Thomas Broket of Wheathampstead - The Broket Archive

Thomas Broket of Wheathampstead Esq
b by 1396 d 1477

Thomas Broket probably spent his childhood in Appleton in Bolton Percy, Yorkshire. As a young teenager he would likely have been sent for schooling to London—probably Westminster where from 1398 his father worked as an attorney and from 1410 as Remembrancer to the Treasurer. A senior Justice of the Peace himself later, Thomas must have had good early schooling.

Contents of this page:

  1. 1419-22
  2. Marriage
  3. Member of Parliament
  4. Manors
  5. Pleas and legal work
  6. Inquisitions on his death

The plentiful surviving records of Thomas Broket of Appleton, Yorkshire, Remembrancer to the Treasurer, and of Thomas Broket Esq of Wheathampstead, Hertfordshire, from the next generation, coupled with the lack of records of another contemporary Broket family of similar standing are good indirect proof that the two were father and son. Direct proof can be found in Glover‘s Broket pedigree, and in this 1 Oct 1458 release of land in Nether Acaster, just across the river Ouse from Acaster Selby in Yorkshire, to Robert Stillyngton, Clerk, and his heirs, which begins—in translation—To all who shall see or hear this charter, Thomas Broket Esquire son and heir of Thomas Broket and Dionisia his wife daughter of William Sampson late of Appulton Esquire, Greeting. Know [that I have …]:1

Thomas Broket Esq Nether Acaster 1458
“Omnibus hoc scriptum visuris vel audituris / Thomas Broket Armiger filius & heres Thome Broket et Dionisie vxoris sue filie Willi’m Sampson’ nup’ de Appulton’ Armigeri / Sal’t’m. Noueritis [me …]”

As an adult this Thomas the son would have spent much of his time on the estates in Hertfordshire, largely inherited through his marriage to Elizabeth Asshe, heiress to the FitzSimon estates. A prominent Hertfordshire landowner, Thomas was one of its two knights coming to Parliament in 1435. He therefore had the title ‘Sir’ but in documents is styled ‘Esq’. He was long lived, like his brother Edward, and probably their father before them.

Thomas was a man of some standing in Hertfordshire by the 1450s, shown by a number of references to him sitting as a working Justice of the Peace.2 He may well have sat in Essex also. As a working justice he would probably have been regarded as a ‘man learned in the law’, since in one or two cases he seemed to be acting as the senior figure on the bench—indicated by the phrase that the indictment was taken ‘before Thomas Broket and his associates, justices of the king’s peace’.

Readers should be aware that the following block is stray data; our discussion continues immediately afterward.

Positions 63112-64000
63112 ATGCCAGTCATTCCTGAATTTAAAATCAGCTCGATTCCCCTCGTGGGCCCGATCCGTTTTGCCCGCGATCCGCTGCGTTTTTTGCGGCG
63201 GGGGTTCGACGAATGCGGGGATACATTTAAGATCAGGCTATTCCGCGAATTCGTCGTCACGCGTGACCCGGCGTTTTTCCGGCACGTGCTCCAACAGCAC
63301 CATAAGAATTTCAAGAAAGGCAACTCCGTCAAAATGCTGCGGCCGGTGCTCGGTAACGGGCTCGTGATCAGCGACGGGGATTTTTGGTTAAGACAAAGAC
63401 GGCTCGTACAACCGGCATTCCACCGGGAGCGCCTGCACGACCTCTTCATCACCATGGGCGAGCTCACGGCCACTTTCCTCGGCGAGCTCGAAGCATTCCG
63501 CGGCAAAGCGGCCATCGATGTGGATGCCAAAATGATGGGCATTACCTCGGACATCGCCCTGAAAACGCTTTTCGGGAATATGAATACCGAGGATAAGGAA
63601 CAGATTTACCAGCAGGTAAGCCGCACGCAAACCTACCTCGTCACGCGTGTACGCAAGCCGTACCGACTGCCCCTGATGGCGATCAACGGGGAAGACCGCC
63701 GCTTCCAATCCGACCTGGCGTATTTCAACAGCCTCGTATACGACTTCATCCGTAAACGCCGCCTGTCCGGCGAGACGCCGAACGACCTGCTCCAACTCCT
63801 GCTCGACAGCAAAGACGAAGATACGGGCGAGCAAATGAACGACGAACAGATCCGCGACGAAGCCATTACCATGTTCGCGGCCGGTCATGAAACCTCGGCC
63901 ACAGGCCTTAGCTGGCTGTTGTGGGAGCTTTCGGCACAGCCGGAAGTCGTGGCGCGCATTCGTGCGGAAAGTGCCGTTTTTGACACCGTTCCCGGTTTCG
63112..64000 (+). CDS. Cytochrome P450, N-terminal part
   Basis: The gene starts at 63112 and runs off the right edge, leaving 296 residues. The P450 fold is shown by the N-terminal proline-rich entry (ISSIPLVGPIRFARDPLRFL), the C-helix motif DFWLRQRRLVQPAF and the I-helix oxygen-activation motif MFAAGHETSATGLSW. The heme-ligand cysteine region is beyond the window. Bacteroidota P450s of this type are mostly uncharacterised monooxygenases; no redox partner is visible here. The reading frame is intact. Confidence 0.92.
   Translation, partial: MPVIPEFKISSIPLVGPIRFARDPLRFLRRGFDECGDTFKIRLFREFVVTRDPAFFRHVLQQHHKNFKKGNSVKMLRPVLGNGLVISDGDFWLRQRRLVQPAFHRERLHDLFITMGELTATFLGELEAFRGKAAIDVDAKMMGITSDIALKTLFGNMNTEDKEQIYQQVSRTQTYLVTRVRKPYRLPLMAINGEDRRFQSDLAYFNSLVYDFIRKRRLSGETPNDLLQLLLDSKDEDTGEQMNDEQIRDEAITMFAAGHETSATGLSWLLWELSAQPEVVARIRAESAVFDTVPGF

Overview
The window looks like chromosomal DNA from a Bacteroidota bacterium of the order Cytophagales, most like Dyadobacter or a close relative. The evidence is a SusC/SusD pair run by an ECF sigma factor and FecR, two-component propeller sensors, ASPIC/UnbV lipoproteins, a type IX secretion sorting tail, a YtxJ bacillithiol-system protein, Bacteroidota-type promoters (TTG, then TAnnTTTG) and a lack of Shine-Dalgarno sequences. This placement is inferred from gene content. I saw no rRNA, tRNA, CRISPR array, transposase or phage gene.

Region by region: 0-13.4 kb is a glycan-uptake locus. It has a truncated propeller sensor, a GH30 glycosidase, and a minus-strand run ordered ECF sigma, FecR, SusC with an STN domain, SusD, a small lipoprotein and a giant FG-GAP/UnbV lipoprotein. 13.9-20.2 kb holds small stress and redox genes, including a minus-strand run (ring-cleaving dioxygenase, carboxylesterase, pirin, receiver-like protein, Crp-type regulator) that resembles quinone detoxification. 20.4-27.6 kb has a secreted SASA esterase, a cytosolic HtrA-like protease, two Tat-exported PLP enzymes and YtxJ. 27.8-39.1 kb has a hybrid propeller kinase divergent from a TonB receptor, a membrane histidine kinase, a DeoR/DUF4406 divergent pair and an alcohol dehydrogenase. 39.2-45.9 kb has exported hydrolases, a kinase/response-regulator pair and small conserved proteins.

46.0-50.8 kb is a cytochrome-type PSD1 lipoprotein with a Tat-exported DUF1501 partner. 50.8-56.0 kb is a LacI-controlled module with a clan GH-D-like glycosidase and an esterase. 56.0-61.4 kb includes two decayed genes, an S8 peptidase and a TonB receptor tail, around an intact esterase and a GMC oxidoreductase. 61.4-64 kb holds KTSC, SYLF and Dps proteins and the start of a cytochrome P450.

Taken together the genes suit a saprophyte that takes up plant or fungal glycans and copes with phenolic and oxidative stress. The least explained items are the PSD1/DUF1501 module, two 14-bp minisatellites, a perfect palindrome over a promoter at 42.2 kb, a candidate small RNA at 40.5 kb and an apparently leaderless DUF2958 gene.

Property in Wycombe, Buckinghamshire

Between 1419-22 ‘Thomas Broket the younger’ submitted a complaint to Chancery concerning 2 properties and 90 acres of land in Wycombe Buckinghamshire, some 25 miles WSW of Wheathampstead and Hatfield. It is in Anglo-Norman, so is interesting to quote in full. The right hand end was reproduced on the homepage of the earlier version of this Archive.3   Read more

The complaint was undated and addressed to the Chancellor, the Bishop of Durham. This dates it between July 23 1417 and July 6, 1424, the period of the Chancellorship of Thomas Langley, Bishop of Durham.

Line 5 mentions the last of a series of journeys by the King to Normandy, refining the date to 1419-22.

  • Henry V (reigned 1413-1422) invaded Normandy in 1415, defeating the French at Agincourt.
  • His second and last invasion was 1417-19, capturing Rouen.
  • His son and successor, Henry VI, was opposed to continuing the war with France and made no Normandy incursions.

The three complainants had held the land before the last campaign to Normandy in 1417 and Thomas Broket the younger would have been at least 21 to do so. This provides a latest birth date for him of 1396. To be able at that age to co-hold a sizeable estate with three citizens of London, is fairly conclusive proof that he was the son of Thomas of Appleton near York, Remembrancer to the Treasurer in Westminster 1410-35. No other comparable land-owning Brokets are known from that time. Moreover, a later document about these properties makes the link explicitly.

This Thomas the father was probably also the son of a Thomas. But in none of the many surviving documents concerning him is he referred to as ‘the younger’. Moreover, by 1420 he was in his 50s with an adult son Thomas of his own. It is not possible that Thomas the Remembrancer was the ‘Thomas the younger’ of the document above.